Smithsonian National Zoo in Washington, District of Columbia — The American Northeast (Mid-Atlantic)
A Capital Bird
Seeing bald eagles in the Washington DC area used to be impossible; the last wild birds were spotted in the 1940s. But after decades of species protection, a nest was found in 2001. Today keep you eyes eagle-sharp as you stroll along the region's waterways. You might spot a white-headed bird perched in a nest high in a tree.
Valued today as a symbol of conservation, bald eagles were not always so treated.
• In the early 1900s the abundant birds were seen as pests.
• Hunters were paid a bounty for dead birds.
• Pesticides, especially DDT, weakened eggshells; nesting birds broke the eggs.
By the mid 1900s, things started to turn around. Hunting became illegal and then DDT was banned. Today bald eagles are found throughout North America.
Erected by Smithsonian Institution.
Location. 38° 55.784′ N, 77° 2.968′ W. Marker is in Smithsonian National Zoo, District of Columbia, in Washington. Marker can be reached from Connecticut Avenue Northwest. Touch for map. On the grounds of the Smithsonian National Zoological Park. Marker is at or near this postal address: 3001 Connecticut Avenue NW, Washington DC 20008, United States of America.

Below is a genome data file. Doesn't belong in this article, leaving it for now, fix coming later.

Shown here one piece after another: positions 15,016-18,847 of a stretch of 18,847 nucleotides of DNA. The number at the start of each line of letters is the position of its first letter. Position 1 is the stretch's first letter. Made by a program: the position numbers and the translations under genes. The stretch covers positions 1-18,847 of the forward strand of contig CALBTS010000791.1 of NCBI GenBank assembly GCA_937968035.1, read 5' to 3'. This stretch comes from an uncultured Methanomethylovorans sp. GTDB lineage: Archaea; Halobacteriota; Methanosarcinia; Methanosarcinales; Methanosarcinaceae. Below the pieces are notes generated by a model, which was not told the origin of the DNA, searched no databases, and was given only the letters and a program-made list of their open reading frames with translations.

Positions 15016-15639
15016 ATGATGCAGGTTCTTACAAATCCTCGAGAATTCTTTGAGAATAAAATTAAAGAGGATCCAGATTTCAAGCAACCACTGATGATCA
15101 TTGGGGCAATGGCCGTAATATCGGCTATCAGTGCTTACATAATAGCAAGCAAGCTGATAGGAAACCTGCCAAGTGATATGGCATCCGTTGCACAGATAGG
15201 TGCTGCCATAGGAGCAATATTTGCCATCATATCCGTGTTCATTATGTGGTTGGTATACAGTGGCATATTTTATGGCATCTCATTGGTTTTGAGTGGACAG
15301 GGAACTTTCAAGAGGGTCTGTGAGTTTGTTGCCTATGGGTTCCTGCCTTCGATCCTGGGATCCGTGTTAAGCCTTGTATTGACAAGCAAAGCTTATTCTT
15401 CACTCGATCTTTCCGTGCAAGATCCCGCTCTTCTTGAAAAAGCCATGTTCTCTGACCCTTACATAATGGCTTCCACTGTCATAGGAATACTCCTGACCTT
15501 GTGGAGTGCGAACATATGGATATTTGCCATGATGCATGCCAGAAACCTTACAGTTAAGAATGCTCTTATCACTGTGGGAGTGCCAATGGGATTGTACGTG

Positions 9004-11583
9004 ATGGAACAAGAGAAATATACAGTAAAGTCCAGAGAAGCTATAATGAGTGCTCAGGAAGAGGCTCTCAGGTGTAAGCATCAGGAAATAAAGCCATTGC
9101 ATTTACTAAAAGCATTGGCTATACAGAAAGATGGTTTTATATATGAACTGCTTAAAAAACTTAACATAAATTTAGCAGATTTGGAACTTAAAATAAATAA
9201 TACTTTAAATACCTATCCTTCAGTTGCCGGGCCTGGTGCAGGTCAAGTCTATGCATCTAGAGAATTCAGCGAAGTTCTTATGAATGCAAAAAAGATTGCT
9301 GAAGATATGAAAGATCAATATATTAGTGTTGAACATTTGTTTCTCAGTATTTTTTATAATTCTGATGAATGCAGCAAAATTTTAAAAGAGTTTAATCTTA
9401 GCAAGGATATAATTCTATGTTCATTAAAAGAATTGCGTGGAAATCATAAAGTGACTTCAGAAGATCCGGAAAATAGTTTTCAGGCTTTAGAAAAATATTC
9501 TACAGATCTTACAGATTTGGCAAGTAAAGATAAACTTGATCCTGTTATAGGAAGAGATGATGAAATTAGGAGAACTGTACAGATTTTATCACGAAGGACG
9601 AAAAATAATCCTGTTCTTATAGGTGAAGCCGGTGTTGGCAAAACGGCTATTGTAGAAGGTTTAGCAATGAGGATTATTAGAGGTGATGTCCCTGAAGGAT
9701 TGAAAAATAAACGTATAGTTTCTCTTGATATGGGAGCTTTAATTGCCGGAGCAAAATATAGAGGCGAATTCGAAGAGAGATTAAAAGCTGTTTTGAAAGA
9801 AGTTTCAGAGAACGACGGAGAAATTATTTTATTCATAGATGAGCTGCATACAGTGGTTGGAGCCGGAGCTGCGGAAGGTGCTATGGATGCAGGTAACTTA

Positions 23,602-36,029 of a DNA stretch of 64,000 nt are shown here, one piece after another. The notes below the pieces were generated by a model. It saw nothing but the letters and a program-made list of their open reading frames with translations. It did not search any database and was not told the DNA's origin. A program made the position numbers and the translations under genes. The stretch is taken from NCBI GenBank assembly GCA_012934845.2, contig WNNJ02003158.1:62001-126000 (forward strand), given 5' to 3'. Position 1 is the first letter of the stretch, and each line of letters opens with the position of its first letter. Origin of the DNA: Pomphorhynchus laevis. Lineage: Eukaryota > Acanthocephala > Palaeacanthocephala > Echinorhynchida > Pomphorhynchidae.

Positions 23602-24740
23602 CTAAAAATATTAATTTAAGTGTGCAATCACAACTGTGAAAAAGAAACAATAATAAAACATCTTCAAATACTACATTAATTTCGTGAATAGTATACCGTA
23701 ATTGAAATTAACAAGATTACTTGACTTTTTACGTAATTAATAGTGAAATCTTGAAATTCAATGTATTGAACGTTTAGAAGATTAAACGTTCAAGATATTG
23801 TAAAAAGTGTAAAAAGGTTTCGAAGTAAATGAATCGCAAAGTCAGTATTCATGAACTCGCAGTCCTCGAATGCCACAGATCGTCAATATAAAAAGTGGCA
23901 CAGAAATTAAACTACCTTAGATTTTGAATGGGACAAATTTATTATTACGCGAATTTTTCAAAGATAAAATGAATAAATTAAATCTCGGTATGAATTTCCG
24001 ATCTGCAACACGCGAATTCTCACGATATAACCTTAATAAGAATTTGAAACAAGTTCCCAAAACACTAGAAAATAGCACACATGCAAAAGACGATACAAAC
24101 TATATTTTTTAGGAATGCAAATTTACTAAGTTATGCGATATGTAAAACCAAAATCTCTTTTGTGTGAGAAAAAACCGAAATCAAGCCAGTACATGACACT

Other nearby markers. At least 8 other markers Smithsonian Conservation Biology Institute (about 300 feet away, measured in a direct line); Rebuilding in the Wild (about 400 feet away); The O-Line (about 500 feet away); Aldabra Tortoise (about 500 feet away); The Book That Brought a Dinosaur to Life (about 600 feet away); A Hollywood Legend at the Zoo? (about 700 feet away); How to Drink Coffee and Save Birds (about 700 feet away); Smithsonian's National Zoo (about 700 feet away). Touch for a list and map of all markers in Smithsonian National Zoo.
Categories. • Animals • Environment •
Credits. This page was last revised on December 20, 2017. This page originally submitted on December 17, 2017, by Devry Jones of Washington, District of Columbia. This page has been viewed 63 times since then and 15 times this year. Photos: 1, 2. submitted on December 17, 2017, by Devry Jones of Washington, District of Columbia. • Bill Pfingsten was the editor who published this page.